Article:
The pair will embark on the climb to raise funds for the Paediatric Intensive Care Unit at Southampton hospital
Bring Me The Horizon frontman Oli Sykes and keyboardist Jordan Fish are to climb Mount Kilimanjaro to raise money for charity.
The pair will embark on their mission to reach the summit of the renowned Tanzanian landmark, which has a height of 5895 metres, over their eight-day trip.
The climb has been organised to raise money for the Paediatric Intensive Care Unit at Southampton hospital, which recently cared for Fish’s infant son after he suffered a brain haemorrhage.
Explaining more about the reasons behind the trip on his JustGiving page, Fish has revealed how the Unit helped stabilise his son’s condition and keep him alive before he was transferred to another hospital.
“On the evening of Sunday 21st August, our 4 day old baby Eliot suffered what we eventually found out was a Brain Haemorrhage,” Fish writes. “My wife Emma and I reacted as quickly as we could as soon as we began to feel his crying changed from what you would consider ‘normal’ to something else. We called an ambulance in the early hours of the morning and did our best to keep him calm, awake and alive.
“When we arrived at Basingstoke hospital Eliot had stopped breathing more than once and was having seizures. Emma held him in the ambulance and kept him alive even though she could feel him drifting away in her arms. The hospital staff put Eliot into a coma, took over his breathing and sedated him to get the seizure under control.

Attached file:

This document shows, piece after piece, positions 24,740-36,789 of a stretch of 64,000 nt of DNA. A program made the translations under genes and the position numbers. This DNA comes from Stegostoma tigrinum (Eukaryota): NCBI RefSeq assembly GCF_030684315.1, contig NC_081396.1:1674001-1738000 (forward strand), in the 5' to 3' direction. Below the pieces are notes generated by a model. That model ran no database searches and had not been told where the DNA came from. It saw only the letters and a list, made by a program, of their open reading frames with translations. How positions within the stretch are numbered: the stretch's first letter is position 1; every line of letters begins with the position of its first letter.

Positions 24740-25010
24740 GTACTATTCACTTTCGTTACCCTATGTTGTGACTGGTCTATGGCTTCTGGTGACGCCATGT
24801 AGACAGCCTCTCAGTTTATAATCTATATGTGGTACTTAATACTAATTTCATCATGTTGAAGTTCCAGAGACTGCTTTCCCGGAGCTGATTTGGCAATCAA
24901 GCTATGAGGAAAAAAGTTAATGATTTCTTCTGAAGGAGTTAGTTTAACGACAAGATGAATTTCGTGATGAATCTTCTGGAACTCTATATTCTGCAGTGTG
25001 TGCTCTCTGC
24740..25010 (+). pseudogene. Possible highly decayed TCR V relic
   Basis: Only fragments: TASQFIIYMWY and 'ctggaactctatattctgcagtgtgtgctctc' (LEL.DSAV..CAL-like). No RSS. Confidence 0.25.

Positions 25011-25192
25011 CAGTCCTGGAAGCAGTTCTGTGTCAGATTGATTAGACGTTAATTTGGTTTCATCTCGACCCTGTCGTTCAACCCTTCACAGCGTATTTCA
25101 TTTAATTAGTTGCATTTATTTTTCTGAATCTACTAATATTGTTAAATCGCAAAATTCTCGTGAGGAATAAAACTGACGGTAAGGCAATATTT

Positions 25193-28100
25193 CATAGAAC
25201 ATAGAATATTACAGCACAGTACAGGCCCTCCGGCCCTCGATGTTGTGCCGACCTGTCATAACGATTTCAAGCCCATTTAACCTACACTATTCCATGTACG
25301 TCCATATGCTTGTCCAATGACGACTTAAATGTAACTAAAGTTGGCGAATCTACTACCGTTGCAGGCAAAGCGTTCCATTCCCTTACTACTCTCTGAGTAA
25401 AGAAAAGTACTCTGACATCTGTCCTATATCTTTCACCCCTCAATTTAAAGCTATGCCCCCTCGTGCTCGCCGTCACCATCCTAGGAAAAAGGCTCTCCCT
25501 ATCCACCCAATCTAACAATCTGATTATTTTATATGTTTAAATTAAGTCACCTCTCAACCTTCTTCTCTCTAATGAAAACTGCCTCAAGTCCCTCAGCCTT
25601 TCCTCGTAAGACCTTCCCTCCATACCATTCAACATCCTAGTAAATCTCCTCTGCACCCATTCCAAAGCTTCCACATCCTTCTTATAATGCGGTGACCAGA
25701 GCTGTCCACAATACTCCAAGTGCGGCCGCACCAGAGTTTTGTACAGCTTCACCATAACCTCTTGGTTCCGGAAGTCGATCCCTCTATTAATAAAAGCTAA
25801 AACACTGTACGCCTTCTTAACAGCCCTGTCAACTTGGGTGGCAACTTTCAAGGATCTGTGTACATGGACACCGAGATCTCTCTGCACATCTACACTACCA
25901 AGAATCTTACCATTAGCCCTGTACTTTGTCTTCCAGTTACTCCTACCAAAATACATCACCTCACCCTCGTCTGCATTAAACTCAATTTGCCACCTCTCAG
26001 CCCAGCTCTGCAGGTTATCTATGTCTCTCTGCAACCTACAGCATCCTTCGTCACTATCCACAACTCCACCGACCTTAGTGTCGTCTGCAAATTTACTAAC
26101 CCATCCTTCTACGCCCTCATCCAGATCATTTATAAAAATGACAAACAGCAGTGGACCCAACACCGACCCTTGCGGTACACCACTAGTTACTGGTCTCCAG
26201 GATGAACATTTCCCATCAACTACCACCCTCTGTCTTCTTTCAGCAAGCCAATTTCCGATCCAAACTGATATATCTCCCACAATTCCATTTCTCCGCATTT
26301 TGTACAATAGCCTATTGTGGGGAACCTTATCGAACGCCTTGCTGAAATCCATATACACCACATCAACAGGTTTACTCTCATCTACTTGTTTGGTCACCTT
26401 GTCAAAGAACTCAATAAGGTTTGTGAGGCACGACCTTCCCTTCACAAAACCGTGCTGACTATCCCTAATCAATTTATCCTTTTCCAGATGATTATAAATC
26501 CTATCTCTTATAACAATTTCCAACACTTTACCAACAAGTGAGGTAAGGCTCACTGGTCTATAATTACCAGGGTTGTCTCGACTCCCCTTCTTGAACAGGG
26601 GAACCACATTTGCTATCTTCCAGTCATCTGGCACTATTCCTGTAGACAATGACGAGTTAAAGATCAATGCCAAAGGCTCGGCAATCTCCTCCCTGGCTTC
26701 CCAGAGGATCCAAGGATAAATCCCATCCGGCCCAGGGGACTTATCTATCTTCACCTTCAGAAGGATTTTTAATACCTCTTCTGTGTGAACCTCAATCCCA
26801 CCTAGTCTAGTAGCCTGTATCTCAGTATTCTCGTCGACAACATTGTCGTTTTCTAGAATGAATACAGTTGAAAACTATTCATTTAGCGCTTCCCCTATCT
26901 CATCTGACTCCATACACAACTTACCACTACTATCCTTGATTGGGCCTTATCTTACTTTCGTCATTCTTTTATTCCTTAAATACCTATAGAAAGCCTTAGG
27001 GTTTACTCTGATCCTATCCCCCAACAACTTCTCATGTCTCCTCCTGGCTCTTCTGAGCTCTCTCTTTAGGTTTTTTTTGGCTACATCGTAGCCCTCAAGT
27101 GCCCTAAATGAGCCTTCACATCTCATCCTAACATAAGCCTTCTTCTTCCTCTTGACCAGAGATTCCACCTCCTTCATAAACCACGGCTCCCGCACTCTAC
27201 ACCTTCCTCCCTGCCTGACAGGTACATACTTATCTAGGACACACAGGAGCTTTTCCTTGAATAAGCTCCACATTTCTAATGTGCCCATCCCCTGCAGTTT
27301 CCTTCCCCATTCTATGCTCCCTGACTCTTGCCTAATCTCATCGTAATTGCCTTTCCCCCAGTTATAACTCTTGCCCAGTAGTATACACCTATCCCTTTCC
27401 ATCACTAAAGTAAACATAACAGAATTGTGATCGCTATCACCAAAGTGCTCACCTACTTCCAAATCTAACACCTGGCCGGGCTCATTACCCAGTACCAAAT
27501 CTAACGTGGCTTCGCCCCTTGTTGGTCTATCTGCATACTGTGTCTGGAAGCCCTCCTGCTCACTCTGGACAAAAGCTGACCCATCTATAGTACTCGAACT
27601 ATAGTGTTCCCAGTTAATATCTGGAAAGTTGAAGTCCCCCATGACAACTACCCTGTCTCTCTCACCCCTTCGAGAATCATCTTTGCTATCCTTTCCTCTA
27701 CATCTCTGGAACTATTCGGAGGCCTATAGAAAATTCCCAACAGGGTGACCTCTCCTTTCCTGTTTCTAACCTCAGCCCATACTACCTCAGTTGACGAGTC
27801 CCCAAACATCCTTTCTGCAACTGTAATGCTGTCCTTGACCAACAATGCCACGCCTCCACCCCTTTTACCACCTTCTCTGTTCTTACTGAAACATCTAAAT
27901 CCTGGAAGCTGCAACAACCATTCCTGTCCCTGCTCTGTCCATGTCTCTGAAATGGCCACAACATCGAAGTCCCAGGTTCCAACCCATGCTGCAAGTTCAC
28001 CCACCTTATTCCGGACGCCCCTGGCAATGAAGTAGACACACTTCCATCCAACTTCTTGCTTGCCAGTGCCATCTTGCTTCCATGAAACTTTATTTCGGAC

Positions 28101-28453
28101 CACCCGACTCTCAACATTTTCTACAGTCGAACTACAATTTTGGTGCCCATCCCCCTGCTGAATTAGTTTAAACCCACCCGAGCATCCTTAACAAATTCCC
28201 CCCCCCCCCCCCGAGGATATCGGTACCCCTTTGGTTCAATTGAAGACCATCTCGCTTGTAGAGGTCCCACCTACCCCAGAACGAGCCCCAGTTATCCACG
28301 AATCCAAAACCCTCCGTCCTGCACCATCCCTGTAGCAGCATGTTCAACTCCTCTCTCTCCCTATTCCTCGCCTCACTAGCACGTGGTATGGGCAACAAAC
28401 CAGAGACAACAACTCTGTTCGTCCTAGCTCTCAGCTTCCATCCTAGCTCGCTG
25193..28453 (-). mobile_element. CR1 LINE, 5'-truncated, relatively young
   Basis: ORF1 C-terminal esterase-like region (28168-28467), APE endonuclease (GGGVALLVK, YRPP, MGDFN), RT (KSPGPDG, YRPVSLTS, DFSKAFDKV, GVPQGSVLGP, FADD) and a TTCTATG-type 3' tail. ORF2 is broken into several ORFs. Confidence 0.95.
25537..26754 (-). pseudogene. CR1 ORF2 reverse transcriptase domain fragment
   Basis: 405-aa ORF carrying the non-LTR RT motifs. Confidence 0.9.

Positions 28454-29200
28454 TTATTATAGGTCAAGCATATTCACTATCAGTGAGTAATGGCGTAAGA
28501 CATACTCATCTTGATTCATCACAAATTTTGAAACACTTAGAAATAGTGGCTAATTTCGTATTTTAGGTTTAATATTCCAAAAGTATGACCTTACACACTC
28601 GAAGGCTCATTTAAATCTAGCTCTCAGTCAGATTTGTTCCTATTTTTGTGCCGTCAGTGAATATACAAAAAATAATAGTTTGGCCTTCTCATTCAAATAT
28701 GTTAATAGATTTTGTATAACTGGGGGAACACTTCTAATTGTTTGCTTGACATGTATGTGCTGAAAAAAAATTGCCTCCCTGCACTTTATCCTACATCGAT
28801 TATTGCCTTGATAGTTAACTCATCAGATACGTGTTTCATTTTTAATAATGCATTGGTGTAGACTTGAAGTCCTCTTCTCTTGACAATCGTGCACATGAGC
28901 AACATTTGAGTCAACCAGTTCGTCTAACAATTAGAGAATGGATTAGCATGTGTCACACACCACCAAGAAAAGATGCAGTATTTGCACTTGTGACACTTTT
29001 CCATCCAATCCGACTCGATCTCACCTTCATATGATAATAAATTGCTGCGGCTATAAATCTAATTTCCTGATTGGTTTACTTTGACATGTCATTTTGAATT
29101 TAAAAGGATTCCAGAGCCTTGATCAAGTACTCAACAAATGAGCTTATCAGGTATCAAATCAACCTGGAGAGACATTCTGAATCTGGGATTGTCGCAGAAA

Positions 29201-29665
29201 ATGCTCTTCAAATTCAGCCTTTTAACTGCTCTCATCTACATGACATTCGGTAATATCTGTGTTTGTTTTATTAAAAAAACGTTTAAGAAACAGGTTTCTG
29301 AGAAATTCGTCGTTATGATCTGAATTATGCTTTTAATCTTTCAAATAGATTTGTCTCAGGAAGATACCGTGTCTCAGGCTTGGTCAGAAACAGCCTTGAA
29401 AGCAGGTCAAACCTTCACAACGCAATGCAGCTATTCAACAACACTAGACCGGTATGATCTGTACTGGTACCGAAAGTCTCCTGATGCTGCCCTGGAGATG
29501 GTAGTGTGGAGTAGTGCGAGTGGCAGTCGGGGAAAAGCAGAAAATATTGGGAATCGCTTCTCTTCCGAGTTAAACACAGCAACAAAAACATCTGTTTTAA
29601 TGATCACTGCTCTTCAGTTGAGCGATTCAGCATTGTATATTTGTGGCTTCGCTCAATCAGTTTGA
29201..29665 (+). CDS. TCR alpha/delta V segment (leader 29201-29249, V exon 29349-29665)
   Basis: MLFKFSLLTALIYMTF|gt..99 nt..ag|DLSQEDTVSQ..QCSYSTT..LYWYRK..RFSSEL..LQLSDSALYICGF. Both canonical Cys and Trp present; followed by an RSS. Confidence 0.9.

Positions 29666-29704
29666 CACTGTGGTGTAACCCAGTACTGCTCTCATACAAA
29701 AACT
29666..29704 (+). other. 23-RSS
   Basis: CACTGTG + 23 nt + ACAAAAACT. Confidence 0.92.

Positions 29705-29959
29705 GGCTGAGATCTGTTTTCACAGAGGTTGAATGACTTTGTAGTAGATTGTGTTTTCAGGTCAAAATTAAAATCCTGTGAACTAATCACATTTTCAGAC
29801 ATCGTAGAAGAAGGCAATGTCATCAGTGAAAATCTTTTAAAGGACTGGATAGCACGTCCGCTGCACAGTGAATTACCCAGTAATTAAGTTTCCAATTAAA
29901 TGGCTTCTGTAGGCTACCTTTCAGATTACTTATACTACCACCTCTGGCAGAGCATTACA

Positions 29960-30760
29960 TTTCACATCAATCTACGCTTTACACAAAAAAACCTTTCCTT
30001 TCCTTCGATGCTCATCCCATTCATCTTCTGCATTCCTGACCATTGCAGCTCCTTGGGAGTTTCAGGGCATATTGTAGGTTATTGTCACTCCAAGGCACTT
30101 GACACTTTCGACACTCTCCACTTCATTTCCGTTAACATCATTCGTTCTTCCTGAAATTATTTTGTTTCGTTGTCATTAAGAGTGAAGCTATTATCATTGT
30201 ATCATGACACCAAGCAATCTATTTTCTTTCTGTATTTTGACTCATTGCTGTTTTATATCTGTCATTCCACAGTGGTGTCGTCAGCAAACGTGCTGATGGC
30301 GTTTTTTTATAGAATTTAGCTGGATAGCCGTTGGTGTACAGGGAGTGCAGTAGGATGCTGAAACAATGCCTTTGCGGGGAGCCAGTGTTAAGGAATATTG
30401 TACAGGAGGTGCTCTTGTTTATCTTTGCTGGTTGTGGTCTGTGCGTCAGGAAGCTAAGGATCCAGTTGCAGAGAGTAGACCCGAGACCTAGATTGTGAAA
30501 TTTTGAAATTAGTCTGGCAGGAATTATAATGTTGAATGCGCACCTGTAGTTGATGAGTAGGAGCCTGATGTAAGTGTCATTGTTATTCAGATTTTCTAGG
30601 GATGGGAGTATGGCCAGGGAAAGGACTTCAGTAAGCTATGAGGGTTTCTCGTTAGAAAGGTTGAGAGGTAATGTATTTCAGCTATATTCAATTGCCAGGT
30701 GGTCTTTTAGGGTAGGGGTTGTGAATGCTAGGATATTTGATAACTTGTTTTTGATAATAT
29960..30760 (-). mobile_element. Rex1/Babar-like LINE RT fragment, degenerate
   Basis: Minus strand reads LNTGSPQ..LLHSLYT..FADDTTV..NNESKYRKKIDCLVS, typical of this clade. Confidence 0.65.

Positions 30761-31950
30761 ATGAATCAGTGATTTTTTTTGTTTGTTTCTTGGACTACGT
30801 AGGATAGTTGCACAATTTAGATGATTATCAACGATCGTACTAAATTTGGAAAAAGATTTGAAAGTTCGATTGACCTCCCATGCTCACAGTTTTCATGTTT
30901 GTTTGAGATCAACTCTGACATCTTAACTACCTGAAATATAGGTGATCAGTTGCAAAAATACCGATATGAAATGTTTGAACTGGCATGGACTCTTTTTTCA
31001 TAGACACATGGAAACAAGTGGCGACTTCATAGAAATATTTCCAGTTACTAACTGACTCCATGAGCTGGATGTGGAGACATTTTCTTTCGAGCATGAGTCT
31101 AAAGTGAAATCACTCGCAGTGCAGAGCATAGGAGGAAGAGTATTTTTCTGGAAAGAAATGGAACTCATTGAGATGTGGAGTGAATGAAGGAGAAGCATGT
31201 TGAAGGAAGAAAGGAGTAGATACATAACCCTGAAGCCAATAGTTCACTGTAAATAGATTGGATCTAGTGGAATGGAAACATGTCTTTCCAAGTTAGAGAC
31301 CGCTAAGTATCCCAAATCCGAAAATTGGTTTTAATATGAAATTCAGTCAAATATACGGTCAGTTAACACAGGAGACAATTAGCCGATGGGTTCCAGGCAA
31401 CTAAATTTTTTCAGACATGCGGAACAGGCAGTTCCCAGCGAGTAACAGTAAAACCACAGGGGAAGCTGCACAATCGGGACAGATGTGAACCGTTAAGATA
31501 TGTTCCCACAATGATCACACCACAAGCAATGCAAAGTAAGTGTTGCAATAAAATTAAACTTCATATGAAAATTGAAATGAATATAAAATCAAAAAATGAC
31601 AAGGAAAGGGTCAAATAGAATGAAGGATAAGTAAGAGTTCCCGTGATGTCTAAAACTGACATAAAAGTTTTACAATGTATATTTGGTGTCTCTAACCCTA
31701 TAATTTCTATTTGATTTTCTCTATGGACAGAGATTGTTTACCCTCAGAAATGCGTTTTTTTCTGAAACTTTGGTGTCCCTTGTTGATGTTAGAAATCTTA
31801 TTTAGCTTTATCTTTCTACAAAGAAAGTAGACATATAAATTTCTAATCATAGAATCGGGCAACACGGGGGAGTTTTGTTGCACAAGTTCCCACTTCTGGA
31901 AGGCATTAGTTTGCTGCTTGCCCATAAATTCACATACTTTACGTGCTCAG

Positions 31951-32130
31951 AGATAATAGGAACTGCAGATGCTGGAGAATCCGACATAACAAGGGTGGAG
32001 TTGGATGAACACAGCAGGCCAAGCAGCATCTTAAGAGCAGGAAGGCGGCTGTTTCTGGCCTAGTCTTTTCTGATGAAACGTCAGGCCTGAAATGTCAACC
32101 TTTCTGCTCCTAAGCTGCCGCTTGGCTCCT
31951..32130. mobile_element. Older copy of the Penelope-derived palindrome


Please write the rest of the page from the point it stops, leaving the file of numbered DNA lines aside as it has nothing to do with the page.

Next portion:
“Once they felt he was stable enough, within about an hour or two of us arriving, they scanned Eliot’s brain. The scan showed an acute bleed in the centre of his brain and some ‘unusual’ tissue which may have caused the bleed.
“In the early hours of Monday morning we were transferred in a special ambulance to the Paediatric Intensive Care Unit at Southampton hospital where he stayed for 5 days under the 24hr supervision on the amazing team there.
“The Paediatric Intensive Care Unit in Southampton is the lead centre in South Central England. Their 14 bed purpose built unit cares for children from birth up to 18 years of age. They care for patients with some of the most complex illnesses and injuries and work closely with specialists from all surgical and medical areas. The unit, which looks after 950 to 1,000 patients per year from across southern and central England, is the sixth largest PICU in the UK by number of admissions and has one of the best survival rates. Children are referred to them from hospitals as far afield as Plymouth, Milton Keynes and the Channel Islands. They also have a 24-hour retrieval service which helped bring Eliot safely from Basingstoke to Southampton.”
Fish has revealed that it was during this experience that he decided he wanted “to do something positive for the ward”, with this climb intending to raise money to pay for a new bed for the ward.
Giving an update on the health of his son, Fish said “we still have a very long way to go and we are taking each day at a time.”
“However he is still alive to fight, he is breathing on his own and we are seeing small improvements every day. He is a little fighter and has shown amazing signs of recovery already, even at this early stage. We owe that completely to the Nurses, Doctors, Neurologists and staff at PICU.”